James Patrick Holding, writing for the Tekton Apologetics Ministries, has got guts, I’ll give him that. He takes on the evidence linking Zoroastrianism to the Pharisees, and tries to discredit it. His approach boils down to trying to manufacture some doubt about the timing, and who borrowed from whom, and he leaves out some very significant factors, but I think it’s still a brave effort on his part. He begins by admitting that there is some grounds for the connection.
I have chosen the title “close but no cigar” for this essay because of all the figures chosen by mythicists so far that I have looked at, old Zoro comes in closest to fitting their bill. Some of the things listed above are actually true and confirmed by scholarly literature — and a couple of them come from sources that Zoroastrian scholars suggest go back to a source predating Christianity.
He goes on to suggest that this connection is overstated, like “claiming a ‘100% increase’ in a salary that went from one dollar a year to two dollars,” but I think we’ll see that there’s a lot more to it than that.
Holding’s next argument is to try and shed some
light doubt on the timing of Zoroaster’s life.
I usually start these by saying a little about the subjects themselves. A key issue seems to be, “When did Zoroaster actually live?” Interestingly enough there has even been a few “Zoroaster-mythers” who said (as Bultmann said of Jesus!) “nothing can be said” of the historical Zoroaster [Rose.IZ, 15]. J. M. Robertson, who also stumped for a mythical Jesus and a mythical Buddha, took up the Zoroaster-myth (to which a Zoroastrian scholar responded, “I have myself indeed divined and published the argument by which Mr. Robertson’s successors fifty years hence will irrefutably prove him a myth”) [Wat.Z, 11]. One Zoroastrian scholar did go along with the idea eventually, but died before he could justify his position. At any rate, most of the sources I consulted prefer a date around 600 B.C., though one scholar has suggested a date as early as 1700 BC [Yam.PB, 414].
The scholarship Holding is referring to dates back to the 1800’s. More recent studies of early Iran have come to somewhat different conclusions.
Plausible arguments place him anywhere from the 13th century BCE to just before the rise of the Achaemenid empire under Cyrus II the Great (q.v.) in the mid-6th century BCE, with the majority of scholars seeming to favor dates around 1000 BCE, which would place him as a contemporary, at least, of the later Vedic poets (see, e.g., Boyce, 1975-82, I, pp. 190-91; Duchesne-Guillemin, pp. 135-38; Gnoli, 1980, pp. 159-79; Henning; Hertel; Herzfeld; Jackson, 1896; Klima, 1959; Shahbazi, 1977 and 2002). [Emphasis mine]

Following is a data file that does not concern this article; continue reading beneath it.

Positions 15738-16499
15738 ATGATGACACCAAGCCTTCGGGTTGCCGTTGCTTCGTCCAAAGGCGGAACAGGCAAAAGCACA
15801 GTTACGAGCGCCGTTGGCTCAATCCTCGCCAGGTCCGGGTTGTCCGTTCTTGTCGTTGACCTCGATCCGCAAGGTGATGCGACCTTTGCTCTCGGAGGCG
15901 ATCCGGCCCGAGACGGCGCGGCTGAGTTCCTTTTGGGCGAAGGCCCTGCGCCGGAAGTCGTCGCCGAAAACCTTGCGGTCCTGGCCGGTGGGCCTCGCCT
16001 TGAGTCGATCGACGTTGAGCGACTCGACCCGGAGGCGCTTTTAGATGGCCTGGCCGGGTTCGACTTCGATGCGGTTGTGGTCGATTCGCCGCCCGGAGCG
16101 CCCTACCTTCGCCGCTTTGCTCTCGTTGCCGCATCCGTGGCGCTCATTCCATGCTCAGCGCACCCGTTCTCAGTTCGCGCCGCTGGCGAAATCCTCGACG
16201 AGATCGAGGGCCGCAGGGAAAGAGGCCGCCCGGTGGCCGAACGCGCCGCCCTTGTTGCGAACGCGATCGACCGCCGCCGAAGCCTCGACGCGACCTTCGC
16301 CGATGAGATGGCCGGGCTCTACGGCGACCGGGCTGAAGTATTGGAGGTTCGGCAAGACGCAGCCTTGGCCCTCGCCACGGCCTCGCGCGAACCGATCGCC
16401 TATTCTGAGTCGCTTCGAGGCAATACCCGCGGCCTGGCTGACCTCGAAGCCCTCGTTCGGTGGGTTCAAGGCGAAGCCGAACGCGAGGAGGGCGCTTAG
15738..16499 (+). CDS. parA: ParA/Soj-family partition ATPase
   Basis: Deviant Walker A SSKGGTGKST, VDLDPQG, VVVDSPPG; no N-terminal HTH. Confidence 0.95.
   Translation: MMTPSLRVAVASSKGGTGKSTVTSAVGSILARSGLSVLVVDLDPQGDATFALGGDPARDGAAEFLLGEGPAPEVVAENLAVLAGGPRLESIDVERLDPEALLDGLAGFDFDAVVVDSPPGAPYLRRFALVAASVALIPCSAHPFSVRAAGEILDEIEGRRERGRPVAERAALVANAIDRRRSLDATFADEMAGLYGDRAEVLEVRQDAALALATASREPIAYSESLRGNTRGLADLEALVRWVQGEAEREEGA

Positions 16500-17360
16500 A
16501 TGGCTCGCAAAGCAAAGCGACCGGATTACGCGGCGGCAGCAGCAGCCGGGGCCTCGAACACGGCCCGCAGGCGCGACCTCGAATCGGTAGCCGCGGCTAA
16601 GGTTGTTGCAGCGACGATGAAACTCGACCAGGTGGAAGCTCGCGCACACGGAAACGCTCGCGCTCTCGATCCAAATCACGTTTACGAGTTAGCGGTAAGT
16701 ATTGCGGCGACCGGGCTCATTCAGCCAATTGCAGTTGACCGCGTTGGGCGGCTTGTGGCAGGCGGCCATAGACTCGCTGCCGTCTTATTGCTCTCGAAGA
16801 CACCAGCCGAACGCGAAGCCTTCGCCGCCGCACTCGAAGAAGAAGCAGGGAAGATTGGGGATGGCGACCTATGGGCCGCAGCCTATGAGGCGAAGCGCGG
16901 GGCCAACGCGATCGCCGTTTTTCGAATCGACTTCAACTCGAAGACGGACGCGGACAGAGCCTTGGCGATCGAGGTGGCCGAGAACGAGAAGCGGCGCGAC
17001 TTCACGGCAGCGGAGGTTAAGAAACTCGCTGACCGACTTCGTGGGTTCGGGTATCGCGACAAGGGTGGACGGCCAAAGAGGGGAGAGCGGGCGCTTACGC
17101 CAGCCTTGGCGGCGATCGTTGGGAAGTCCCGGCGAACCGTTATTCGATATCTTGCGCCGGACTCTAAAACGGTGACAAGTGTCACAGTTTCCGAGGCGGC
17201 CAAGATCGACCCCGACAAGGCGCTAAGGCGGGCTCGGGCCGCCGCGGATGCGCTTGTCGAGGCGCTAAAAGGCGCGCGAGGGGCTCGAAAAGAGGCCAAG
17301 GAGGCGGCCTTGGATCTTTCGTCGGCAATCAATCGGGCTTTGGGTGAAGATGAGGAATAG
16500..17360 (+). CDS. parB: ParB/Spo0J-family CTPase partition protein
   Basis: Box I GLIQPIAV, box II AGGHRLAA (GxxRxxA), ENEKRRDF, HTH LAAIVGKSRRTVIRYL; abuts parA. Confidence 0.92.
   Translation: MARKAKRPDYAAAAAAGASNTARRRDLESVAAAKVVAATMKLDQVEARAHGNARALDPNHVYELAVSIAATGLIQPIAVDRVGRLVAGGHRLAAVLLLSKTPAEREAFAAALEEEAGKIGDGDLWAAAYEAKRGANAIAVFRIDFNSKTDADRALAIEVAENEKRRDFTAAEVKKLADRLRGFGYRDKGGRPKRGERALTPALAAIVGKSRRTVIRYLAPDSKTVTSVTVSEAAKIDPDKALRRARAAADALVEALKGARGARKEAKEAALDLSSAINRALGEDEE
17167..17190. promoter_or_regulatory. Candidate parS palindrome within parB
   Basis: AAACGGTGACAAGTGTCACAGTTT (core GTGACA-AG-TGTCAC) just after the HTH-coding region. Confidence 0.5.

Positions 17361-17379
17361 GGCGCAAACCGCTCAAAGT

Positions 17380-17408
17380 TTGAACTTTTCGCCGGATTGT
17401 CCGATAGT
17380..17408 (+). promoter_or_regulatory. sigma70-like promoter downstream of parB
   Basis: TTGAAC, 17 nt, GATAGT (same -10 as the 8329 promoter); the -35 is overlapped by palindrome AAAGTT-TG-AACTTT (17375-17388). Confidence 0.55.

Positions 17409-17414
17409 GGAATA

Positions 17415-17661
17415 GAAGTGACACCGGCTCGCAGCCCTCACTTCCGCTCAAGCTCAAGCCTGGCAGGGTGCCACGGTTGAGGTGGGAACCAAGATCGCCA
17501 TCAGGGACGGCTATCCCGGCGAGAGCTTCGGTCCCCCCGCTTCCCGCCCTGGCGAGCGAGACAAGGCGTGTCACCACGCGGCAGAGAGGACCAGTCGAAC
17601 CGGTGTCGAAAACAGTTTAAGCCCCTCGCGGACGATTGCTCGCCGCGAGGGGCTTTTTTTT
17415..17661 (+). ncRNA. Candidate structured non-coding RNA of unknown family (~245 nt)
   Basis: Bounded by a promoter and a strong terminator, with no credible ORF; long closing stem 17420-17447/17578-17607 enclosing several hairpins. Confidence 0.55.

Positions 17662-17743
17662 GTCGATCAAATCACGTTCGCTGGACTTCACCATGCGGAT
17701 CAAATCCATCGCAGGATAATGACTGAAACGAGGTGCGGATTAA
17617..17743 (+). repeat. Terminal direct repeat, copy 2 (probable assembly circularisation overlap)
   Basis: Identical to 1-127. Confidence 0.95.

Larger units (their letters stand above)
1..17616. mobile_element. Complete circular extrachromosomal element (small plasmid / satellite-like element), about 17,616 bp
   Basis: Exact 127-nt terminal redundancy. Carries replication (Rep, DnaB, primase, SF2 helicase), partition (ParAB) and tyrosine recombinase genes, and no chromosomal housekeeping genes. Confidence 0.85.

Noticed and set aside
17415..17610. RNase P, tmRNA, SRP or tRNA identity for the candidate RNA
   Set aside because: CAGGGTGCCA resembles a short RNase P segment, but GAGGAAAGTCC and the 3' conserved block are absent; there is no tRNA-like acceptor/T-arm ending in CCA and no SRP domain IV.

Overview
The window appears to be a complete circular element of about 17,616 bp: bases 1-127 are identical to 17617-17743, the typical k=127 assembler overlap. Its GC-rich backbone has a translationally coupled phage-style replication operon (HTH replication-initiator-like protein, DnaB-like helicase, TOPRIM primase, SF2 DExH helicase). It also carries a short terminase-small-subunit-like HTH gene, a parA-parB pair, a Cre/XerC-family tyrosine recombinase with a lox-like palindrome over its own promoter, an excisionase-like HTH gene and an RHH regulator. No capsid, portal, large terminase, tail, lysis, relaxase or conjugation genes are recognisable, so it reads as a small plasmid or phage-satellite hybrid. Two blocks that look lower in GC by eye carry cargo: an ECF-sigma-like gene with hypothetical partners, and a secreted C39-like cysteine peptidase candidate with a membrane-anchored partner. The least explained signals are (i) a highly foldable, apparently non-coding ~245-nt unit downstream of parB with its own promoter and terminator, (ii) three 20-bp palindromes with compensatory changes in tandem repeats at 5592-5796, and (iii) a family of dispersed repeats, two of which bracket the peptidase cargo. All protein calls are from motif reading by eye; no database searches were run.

1000 BC is plenty early enough to have a well-established Zoroastrian religion by the time the first Jewish exiles showed up in that part of the world in the early sixth century.
Our main source for details on Zoro is the Avesta, a collection of sacred texts which was put in writing between 346-360 AD [Herz.ZW, 774] and of which we have manuscript copies only as early as the 13th century [Wat.Z, 56 — and note to conspiracy theorists: blame Alexander the Great and the Muslims for the destruction of Zoroastrian literature]. Some of the material probably comes from a time before the Christian era, but most of this is reckoned to be hymns and some basic information [Rose.IZ, 17] that was part of the oral tradition. The rest seems likely to have been added later, and for good reason, as Rose notes [ibid., 27]:
The incorporation of certain motifs into the Zoroastrian tradition in the ninth century CE could indicate the conscious attempt of the priesthood to exalt their prophet in the eyes of the faithful who may have been tempted to turn to other religions.
In other words, if we see a “Jesus-like” story in these texts, especially this late, we have a right to suspect borrowing — but in exactly the opposite way that Acharya supposes!
Does Persia have anything to do with Jerusalem? Zoro’s faith had an idea that sounds like, and probably is, bodily resurrection, though it is most clear only in AD-dated Z texts. Did the Jews “steal” this idea while under the thumb of the Persians? There is no direct evidence either way; the Persians may have got the ideas from the Jews, and from Ezekiel or Daniel.
Let me just note in passing that the hymns of Zoroaster are the prophet’s revelations, and not just some inconsequential singalong, as Holding seems to imply. But I want to focus on the main thrust of Holding’s argument above. Isn’t it marvelous? He realizes he cannot credibly deny the link between Judeo-Christianity and Zoroastrianism, so he tries to create some doubt about the dates and then accuses the Zoroastrians of stealing from the Jews and/or Christians! Gotta hand it to him, that is one clever ploy.